In my last post, I suggested that the role of the pulpit in preparing a congregation for the upcoming presidential election is more complex than simply identifying relevant biblical values at stake in the election and offering corroborating textual support. Instead, we need to offer a theological matrix whereby the believer may successfully identify the most relevant concerns and weigh them appropriately. In short, it is the pastor’s responsibility to develop and communicate a biblical worldview that allows the believer to recognize and promote God’s expectations in areas where specific biblical guidance is not forthcoming. Note the following:
(1) The matrix begins with the realization that, in this dispensation at least, the spheres governed by Caesar and the church, respectively, are distinct (Matt 22:21). The church has no place in normalizing the legislation, adjudication, or execution of civic initiatives; nor has civil government any place in normalizing the doctrine and praxis of the church.
(2) This does not mean, however, that the church is prohibited from speaking to civic issues. Since the Scriptures contain information relative to civil structures and God’s purposes for instituting them, it follows that the pastor who preaches the “whole counsel of God” must necessarily address God’s intentions relative to human government just as surely as he must necessarily address God’s intentions relative to His other major civil institution: the family.
(3) The Scriptures effectively describe believers as being citizens of two kingdoms—citizens of heaven and participants of this world’s civic structures. Christians are both members of churches and citizens of nations. But it is important to note that these two spheres, while in some senses independent of one another, both fall under the broad jurisdiction of our sovereign God—and he has told us in his Word how both spheres (which he himself has designed—Rom 13:1) are ideally to function.
(4) This being concluded, the first function of the pulpit relative to the American presidential election is to inform believers what God explicitly expects human government, following the dictates of natural law, to accomplish. This information may be discovered in NT texts such as Romans 13:1–7; 1 Timothy 2:1–2; and 1 Peter 2:13–17. Specifically detailed here are the following functions of civil government:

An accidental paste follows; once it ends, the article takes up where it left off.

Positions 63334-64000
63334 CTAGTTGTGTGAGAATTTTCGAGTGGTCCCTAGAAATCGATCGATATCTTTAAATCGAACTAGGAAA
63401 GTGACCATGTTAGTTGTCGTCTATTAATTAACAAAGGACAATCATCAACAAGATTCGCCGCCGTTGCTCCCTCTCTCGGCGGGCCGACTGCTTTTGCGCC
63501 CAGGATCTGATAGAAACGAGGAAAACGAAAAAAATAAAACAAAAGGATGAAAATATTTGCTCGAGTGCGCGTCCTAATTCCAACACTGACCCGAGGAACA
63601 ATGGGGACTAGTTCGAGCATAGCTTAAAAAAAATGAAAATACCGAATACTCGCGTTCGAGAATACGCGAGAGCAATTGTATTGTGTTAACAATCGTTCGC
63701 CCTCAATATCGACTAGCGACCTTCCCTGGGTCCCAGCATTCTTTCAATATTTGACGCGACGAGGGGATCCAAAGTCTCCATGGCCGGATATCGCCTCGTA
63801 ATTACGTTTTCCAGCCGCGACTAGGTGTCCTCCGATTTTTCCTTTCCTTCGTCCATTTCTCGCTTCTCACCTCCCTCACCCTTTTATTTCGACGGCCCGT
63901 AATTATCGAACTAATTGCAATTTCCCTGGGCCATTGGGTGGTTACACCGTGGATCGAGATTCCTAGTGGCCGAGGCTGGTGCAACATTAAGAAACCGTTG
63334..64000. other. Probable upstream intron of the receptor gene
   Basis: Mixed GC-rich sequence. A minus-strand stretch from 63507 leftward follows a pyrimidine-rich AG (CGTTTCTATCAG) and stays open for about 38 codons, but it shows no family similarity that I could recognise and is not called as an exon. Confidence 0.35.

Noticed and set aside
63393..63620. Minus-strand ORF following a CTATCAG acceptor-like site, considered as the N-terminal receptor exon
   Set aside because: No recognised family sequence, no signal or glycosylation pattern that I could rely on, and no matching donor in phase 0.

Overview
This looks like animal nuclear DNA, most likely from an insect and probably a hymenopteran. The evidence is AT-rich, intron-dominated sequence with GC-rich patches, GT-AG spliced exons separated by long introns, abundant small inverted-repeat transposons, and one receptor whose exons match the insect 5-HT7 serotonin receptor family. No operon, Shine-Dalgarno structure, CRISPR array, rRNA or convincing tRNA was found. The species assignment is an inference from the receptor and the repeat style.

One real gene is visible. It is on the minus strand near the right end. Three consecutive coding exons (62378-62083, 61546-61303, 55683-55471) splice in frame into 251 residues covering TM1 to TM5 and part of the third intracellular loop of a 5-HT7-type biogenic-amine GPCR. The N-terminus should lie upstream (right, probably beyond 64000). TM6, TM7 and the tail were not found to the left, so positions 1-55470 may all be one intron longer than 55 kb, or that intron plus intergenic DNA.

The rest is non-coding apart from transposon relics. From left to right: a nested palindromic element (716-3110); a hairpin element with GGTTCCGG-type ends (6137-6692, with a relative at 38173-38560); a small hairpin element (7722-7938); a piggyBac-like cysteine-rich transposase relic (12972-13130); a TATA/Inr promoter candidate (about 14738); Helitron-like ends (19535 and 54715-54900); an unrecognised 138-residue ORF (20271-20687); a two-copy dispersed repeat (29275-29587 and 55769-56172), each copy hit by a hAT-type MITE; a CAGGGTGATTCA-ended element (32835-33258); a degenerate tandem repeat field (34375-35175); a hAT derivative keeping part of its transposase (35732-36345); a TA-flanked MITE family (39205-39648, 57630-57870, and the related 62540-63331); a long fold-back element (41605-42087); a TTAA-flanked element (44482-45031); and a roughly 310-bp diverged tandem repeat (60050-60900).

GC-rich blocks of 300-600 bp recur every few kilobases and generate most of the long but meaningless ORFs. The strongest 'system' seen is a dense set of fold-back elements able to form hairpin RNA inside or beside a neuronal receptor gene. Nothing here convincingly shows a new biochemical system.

- Civil government is to correctly distinguish what is wrong from what is right and to employ appropriate means to inhibit the former (capitally and militarily, as necessary) and establish the latter (Rom 13:3–5; 1 Pet 2:14).
- Civil government is to maintain a civic milieu that allows God’s ecclesiastical sphere to operate freely (1 Tim 2:2; 1 Pet 2:15). This function probably includes additional spheres (e.g., the social and economic spheres), but the Scriptures specifically mention only one of these spheres: the ecclesiastical sphere.
- Civil government is to collect taxes to achieve these goals (Rom 13:6–7; Matt 22:21).
I hasten to add that this list is by no means described as comprehensive in nature. Further, the texts in view demand submission even if civic governments exceed these appointed purposes. What is important, however, is that these are God’s only explicitly revealed purposes for his creation of human government. God’s people need to know this. And the pulpit is a viable place for communicating this.
(5) The second function of the pulpit relative to the American presidential election is to encourage God’s people to apply due diligence to select the candidate who is most likely to accomplish God’s revealed purposes for civil government. While pastoral tact and knowledge of one’s specific audience must of course govern the specificity with which a pastor will accomplish this second function, I have found this clip from a recent sermon delivered by John MacArthur to be instructive to this end.
Conclusion: To summarize, then, the pastor’s function relative to the presidential election differs very little from his function relative to any responsibility that church members have in the civil realm. He exposes the relevant texts, fits his discoveries into a theological system/worldview, and suggests appropriate applications.